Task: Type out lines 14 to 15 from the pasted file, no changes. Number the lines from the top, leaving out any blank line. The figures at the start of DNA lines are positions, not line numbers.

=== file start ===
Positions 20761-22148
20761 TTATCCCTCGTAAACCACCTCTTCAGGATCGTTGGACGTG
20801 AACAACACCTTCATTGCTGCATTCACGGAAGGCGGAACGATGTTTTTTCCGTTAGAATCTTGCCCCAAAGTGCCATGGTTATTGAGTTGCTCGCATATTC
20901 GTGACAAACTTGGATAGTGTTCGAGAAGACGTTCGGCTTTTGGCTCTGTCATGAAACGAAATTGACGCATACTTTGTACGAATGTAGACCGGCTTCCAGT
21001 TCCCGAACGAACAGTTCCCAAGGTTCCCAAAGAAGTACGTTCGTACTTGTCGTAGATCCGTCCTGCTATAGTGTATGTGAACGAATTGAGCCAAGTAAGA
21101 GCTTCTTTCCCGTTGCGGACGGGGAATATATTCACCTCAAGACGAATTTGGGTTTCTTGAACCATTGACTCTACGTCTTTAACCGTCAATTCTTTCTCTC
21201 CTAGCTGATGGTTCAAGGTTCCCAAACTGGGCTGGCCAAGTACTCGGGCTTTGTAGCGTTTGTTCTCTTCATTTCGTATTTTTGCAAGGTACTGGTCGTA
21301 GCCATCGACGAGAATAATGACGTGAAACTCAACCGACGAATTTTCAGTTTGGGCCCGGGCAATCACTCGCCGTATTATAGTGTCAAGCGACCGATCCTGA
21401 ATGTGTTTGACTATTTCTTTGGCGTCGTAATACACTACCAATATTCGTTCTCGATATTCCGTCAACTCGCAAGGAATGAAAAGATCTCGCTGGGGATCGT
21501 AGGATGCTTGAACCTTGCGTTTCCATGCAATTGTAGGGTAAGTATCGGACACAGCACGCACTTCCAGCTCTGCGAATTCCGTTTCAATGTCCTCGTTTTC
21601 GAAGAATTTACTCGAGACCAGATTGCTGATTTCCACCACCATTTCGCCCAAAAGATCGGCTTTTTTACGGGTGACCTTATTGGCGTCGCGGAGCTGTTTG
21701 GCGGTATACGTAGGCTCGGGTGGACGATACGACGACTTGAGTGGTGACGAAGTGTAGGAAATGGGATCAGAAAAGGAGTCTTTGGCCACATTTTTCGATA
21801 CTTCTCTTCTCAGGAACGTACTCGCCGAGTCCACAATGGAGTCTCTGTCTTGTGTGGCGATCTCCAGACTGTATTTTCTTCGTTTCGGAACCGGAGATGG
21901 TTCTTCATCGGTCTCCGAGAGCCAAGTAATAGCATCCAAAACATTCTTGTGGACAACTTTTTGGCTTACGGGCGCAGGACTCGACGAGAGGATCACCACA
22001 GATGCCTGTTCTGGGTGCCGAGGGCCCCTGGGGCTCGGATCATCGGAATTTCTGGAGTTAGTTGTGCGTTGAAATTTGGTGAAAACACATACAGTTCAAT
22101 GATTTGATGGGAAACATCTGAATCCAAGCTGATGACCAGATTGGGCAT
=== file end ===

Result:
21901 TTCTTCATCGGTCTCCGAGAGCCAAGTAATAGCATCCAAAACATTCTTGTGGACAACTTTTTGGCTTACGGGCGCAGGACTCGACGAGAGGATCACCACA
22001 GATGCCTGTTCTGGGTGCCGAGGGCCCCTGGGGCTCGGATCATCGGAATTTCTGGAGTTAGTTGTGCGTTGAAATTTGGTGAAAACACATACAGTTCAAT